Ocean Wave Dynamics and the Time Scale of ENSO

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  • 1 Laboratory for Oceans. NASA Goddard Space Flight Center, Greenbelt Maryland
  • | 2 Laboratory for Atmospheres, NASA Goddard Space Flight Center, Greenbelt, Maryland
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Abstract

A reexamination of the coupled delayed-action oscillator model of Suarez and Schopf for the El Nino/Southern Oscillation (ENSO) phenomenon is made, by deriving it using a parameterized atmosphere and explicit linear ocean wave dynamics. The derivation attempts to clarify the role of boundary reflections, damping, and scale sensitivity in determining the characteristic timescale of the model. Making the assumption that SST anomalies are related to thermocline perturbations in the central to eastern part of the basin, and that wind anomalies are related to SST anomalies, ocean wave dynamics are invoked to solve for the relationship between wind anomalies and the relevant thermocline displacement.

A perturbation to SST causes wind anomalies which drive Kelvin waves eastward, thereby increasing the SST perturbation. The wind perturbations also generate Rossby waves in the ocean, which propagate westward, eventually reflecting from the western boundary as Kelvin waves. The thermocline displacements of these waves have the opposite sense to those of the directly driven Kelvin waves and form the basis for the delayed, negative feedback in the delayed-action oscillator. By solving the wave dynamics explicitly, we are able to conclude that: 1) The delayed action oscilator—in its simplest form with no eastern boundary reflection and a single Rossby wave reflected from the western boundary—forms the basic oscillator mechanism. 2) Very little of the Rossby wave energy propagating to the western boundary needs to be reflected into the Kelvin wave in order for the system to oscillate (as little as 20% in some cases). 3) The zonal extent of the wind field response to SST anomalies has almost no influence on the solutions. 4) Broadening of the meridional shape of the winds, which inparts more of the Rossby wave energy to higher meridional modes has the net effect of lengthening the delay without a large impact on the amplitude of the returning signal. 5) The role of the eastern boundary is relatively unimportant.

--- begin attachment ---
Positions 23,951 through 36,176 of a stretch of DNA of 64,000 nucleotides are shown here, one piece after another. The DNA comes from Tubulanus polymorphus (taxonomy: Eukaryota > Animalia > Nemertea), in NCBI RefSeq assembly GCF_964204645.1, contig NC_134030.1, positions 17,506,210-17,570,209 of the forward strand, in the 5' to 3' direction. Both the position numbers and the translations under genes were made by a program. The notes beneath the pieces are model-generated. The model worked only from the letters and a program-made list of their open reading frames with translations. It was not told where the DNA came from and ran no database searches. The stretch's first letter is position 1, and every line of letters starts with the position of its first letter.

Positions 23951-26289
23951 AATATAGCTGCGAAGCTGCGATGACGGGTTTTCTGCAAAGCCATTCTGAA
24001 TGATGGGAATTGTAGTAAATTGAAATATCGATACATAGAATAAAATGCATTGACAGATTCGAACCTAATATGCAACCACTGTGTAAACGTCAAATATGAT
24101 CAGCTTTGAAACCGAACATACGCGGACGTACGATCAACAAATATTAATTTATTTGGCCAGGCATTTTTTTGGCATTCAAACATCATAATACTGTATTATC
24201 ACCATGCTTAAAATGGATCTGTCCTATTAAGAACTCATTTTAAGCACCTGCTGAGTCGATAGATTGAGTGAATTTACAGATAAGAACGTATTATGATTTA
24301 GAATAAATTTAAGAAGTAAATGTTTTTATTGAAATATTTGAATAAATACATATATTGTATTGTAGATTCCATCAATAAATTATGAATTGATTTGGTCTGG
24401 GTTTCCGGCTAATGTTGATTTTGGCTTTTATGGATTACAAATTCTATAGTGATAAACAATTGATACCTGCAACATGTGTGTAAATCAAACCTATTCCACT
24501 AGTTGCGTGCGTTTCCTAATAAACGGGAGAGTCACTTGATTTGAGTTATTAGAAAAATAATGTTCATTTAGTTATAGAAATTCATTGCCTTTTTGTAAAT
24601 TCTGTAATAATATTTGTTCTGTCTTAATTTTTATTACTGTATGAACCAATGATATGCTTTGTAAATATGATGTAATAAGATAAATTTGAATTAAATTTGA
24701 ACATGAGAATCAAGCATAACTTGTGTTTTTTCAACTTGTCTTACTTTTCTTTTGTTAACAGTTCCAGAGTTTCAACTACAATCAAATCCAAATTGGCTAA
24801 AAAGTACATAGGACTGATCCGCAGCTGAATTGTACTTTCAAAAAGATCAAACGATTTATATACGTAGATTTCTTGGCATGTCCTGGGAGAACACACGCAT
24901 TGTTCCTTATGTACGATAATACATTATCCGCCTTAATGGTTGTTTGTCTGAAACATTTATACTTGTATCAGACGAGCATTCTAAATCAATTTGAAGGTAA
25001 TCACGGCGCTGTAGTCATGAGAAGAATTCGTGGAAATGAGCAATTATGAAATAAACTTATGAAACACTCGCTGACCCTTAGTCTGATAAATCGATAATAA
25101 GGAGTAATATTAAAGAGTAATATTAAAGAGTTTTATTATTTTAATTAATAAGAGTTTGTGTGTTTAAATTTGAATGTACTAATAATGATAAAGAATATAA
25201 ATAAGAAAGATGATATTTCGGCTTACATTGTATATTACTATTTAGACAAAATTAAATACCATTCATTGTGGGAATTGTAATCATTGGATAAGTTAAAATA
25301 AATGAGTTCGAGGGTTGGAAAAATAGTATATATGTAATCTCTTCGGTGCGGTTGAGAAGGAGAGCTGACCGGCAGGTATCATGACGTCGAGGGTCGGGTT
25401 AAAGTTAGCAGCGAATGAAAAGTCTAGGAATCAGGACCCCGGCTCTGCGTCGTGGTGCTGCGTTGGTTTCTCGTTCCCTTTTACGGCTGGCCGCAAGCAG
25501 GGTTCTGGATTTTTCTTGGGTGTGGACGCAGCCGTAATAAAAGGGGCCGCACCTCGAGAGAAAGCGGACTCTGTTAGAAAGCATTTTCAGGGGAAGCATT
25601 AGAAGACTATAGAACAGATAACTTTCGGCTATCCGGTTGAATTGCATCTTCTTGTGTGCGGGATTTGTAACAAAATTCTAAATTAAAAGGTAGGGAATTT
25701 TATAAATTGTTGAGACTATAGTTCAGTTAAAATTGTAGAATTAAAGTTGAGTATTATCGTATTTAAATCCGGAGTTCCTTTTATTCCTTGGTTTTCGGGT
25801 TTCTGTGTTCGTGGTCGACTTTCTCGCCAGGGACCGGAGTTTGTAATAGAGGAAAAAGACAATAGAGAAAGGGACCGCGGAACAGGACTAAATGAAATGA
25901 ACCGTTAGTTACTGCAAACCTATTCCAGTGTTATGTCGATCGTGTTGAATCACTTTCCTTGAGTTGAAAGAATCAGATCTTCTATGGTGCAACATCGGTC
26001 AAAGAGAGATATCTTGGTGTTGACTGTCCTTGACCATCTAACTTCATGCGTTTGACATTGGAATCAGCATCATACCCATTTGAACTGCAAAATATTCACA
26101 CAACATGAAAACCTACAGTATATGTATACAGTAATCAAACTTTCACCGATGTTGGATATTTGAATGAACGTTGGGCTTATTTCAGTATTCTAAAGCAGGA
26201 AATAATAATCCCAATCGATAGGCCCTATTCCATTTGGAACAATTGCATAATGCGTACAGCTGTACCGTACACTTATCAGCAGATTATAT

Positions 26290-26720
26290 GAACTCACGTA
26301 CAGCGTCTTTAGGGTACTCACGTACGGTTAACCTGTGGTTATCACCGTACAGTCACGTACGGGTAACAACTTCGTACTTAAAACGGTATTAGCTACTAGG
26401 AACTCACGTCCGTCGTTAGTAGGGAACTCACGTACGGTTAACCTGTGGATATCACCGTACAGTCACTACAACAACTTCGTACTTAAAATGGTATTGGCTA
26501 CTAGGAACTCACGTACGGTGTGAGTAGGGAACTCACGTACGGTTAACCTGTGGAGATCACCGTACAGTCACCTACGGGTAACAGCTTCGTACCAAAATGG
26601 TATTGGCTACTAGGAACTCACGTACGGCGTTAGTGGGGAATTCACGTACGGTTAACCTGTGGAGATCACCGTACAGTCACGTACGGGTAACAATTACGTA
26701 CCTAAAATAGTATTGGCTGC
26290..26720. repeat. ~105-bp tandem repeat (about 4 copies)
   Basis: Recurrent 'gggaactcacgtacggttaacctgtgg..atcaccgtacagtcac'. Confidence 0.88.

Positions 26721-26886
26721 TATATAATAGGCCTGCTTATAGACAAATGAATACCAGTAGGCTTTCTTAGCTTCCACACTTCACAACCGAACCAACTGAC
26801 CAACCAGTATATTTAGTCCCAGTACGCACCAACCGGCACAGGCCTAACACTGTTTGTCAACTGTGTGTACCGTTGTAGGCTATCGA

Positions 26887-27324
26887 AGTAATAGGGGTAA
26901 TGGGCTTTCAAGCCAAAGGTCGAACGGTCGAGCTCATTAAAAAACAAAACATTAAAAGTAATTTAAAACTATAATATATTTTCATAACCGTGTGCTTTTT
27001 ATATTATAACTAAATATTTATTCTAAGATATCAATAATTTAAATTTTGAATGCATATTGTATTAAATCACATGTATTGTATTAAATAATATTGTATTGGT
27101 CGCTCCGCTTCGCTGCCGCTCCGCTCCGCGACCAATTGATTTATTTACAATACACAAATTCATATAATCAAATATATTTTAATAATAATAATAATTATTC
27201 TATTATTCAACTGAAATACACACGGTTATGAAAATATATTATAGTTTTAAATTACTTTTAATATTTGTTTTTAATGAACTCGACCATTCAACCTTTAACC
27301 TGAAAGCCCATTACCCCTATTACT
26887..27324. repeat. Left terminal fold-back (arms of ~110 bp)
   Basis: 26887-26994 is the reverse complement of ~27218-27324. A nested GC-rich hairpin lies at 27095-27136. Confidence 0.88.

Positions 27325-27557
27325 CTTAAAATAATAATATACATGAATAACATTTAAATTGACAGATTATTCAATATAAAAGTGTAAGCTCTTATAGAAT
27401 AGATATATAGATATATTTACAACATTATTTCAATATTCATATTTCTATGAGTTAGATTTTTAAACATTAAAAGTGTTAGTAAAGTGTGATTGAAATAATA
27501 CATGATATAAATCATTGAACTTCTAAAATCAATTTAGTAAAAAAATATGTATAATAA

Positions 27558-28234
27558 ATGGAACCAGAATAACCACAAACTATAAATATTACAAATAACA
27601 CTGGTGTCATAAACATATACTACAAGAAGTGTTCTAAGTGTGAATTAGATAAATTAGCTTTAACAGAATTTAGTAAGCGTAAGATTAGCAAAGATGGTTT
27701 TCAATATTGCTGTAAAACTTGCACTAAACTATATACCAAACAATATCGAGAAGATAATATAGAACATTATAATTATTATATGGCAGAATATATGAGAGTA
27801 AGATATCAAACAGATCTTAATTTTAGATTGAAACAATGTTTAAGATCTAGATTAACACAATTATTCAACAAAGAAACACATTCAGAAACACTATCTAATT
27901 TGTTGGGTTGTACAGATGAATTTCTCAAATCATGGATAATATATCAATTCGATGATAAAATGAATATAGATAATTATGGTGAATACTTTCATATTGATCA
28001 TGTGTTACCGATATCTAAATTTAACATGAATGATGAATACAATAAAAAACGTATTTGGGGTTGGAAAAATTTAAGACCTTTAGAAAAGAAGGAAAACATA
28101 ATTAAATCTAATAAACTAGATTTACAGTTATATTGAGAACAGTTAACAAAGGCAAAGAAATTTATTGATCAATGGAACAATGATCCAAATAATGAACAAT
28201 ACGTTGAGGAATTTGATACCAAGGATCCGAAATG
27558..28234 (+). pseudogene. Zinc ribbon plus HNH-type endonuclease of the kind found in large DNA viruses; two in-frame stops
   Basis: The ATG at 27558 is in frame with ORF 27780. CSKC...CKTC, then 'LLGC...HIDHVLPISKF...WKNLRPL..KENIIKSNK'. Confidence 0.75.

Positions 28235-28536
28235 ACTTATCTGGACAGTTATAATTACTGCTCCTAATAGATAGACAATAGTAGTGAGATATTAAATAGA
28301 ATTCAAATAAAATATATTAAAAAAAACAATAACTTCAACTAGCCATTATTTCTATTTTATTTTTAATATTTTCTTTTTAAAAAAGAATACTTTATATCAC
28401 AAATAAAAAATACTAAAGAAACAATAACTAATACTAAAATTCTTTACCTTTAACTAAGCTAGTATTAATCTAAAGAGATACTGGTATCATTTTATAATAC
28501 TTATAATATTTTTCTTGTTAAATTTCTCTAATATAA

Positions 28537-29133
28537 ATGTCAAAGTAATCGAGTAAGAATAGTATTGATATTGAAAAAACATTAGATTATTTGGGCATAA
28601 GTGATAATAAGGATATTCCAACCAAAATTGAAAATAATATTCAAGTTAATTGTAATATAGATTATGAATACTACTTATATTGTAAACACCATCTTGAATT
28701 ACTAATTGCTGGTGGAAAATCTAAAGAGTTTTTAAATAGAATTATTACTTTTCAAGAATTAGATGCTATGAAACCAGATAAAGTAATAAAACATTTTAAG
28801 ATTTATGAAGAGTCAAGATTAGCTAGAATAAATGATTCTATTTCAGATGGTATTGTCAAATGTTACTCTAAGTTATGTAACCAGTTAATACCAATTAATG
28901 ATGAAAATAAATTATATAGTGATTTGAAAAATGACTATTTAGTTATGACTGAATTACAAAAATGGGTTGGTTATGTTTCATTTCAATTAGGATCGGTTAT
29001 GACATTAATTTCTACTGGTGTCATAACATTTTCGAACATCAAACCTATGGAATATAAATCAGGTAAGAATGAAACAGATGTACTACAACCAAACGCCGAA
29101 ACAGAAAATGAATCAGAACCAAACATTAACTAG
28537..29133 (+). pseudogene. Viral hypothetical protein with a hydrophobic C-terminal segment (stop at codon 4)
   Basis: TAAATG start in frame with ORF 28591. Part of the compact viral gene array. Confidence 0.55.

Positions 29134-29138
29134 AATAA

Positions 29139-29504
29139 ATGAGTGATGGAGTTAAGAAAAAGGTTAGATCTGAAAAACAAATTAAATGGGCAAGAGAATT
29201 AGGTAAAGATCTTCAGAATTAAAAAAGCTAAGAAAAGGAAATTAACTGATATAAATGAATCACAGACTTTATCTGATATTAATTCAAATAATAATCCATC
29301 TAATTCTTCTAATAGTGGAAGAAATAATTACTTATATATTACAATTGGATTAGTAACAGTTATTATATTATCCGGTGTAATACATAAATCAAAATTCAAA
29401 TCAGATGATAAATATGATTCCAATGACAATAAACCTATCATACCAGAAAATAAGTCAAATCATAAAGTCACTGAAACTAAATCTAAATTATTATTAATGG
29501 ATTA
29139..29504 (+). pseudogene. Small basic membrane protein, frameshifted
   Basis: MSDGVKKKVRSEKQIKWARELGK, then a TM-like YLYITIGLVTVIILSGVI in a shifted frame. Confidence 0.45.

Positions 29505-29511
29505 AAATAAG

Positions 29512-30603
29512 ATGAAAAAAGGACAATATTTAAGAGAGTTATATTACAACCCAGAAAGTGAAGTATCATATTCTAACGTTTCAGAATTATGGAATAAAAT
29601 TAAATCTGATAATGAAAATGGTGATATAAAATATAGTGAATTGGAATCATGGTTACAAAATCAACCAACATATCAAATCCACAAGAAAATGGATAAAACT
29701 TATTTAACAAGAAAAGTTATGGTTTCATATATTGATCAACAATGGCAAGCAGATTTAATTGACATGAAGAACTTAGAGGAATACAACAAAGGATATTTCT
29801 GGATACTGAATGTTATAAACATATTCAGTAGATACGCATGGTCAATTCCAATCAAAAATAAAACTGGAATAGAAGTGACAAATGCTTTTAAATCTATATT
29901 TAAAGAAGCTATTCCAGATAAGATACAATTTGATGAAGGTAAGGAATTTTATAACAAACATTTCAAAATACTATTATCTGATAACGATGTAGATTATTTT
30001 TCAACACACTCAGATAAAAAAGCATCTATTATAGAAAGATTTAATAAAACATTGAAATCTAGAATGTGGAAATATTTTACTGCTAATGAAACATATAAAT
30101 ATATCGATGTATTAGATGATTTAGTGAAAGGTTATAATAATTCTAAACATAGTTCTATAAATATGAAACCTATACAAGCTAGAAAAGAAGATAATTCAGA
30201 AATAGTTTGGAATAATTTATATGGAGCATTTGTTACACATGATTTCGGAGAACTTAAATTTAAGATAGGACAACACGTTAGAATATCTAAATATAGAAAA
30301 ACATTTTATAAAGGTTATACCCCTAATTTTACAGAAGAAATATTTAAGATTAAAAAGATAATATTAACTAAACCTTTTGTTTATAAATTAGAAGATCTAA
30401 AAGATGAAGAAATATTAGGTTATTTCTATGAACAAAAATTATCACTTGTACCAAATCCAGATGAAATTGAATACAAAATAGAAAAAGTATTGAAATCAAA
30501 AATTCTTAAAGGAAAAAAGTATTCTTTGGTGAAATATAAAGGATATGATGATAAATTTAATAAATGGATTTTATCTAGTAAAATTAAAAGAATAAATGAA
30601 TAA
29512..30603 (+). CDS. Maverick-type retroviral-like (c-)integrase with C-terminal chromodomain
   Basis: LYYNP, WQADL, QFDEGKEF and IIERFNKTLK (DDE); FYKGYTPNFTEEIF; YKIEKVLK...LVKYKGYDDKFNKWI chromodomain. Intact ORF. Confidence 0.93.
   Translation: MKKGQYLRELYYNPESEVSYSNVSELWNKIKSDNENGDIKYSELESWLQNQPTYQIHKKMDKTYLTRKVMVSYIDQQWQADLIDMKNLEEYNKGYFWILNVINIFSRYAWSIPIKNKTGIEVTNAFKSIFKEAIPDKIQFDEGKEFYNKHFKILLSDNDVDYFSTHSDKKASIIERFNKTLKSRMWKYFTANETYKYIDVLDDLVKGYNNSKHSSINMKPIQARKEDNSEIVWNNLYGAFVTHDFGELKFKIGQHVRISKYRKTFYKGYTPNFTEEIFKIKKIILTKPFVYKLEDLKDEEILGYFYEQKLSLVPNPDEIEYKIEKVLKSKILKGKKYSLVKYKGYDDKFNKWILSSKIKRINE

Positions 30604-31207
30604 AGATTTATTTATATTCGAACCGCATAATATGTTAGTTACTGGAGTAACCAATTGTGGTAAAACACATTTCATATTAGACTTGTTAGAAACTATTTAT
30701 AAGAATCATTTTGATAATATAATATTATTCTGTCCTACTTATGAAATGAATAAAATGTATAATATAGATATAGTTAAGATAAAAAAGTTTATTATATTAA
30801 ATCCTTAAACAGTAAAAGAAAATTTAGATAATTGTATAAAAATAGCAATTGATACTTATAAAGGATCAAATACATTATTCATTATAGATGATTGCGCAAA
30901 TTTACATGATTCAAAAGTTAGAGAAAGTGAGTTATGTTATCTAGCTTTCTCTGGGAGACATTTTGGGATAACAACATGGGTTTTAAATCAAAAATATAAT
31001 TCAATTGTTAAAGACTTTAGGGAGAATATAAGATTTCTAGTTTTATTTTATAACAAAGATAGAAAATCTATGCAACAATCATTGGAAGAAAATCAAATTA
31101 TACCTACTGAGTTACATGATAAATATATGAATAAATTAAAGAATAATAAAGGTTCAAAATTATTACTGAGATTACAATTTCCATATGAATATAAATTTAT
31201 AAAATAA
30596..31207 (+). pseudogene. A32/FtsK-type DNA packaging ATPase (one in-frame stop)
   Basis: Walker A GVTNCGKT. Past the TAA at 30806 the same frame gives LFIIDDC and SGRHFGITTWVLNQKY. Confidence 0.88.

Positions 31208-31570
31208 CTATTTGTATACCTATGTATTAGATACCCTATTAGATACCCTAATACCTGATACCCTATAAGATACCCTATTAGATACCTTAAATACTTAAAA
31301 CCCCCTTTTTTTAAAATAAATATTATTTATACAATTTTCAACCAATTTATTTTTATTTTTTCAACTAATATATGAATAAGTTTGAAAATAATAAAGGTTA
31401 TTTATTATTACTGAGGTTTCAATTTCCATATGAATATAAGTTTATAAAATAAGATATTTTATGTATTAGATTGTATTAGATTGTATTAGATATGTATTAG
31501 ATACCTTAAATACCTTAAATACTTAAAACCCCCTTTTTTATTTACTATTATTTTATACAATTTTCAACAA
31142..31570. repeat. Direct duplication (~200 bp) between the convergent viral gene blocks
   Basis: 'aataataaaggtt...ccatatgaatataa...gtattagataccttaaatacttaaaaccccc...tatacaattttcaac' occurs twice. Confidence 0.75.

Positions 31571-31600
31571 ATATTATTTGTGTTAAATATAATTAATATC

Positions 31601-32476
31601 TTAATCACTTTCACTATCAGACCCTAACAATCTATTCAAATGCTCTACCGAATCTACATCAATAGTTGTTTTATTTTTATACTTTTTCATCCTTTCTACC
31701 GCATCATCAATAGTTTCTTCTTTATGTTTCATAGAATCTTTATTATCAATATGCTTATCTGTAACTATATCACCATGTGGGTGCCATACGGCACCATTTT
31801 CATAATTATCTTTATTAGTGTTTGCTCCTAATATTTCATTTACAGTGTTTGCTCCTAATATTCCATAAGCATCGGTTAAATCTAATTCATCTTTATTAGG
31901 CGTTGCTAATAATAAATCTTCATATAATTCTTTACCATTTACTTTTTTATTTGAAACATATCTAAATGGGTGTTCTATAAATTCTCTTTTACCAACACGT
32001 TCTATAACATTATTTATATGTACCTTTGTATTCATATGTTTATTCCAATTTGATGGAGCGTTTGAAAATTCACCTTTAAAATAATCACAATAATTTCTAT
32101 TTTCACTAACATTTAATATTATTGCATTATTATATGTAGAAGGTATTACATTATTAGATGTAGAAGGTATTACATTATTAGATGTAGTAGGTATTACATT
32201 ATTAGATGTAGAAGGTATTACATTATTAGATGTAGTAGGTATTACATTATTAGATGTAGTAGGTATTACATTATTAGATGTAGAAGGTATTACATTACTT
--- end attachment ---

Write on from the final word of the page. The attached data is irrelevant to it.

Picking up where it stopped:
Abstract

A reexamination of the coupled delayed-action oscillator model of Suarez and Schopf for the El Nino/Southern Oscillation (ENSO) phenomenon is made, by deriving it using a parameterized atmosphere and explicit linear ocean wave dynamics. The derivation attempts to clarify the role of boundary reflections, damping, and scale sensitivity in determining the characteristic timescale of the model. Making the assumption that SST anomalies are related to thermocline perturbations in the central to eastern part of the basin, and that wind anomalies are related to SST anomalies, ocean wave dynamics are invoked to solve for the relationship between wind anomalies and the relevant thermocline displacement.

A perturbation to SST causes wind anomalies which drive Kelvin waves eastward, thereby increasing the SST perturbation. The wind perturbations also generate Rossby waves in the ocean, which propagate westward, eventually reflecting from the western boundary as Kelvin waves. The thermocline displacements of these waves have the opposite sense to those of the directly driven Kelvin waves and form the basis for the delayed, negative feedback in the delayed-action oscillator. By solving the wave dynamics explicitly, we are able to conclude that: 1) The delayed action oscilator—in its simplest form with no eastern boundary reflection and a single Rossby wave reflected from the western boundary—forms the basic oscillator mechanism. 2) Very little of the Rossby wave energy propagating to the western boundary needs to be reflected into the Kelvin wave in order for the system to oscillate (as little as 20% in some cases). 3) The zonal extent of the wind field response to SST anomalies has almost no influence on the solutions. 4) Broadening of the meridional shape of the winds, which inparts more of the Rossby wave energy to higher meridional modes has the net effect of lengthening the delay without a large impact on the amplitude of the returning signal. 5) The role of the eastern boundary is relatively unimportant.

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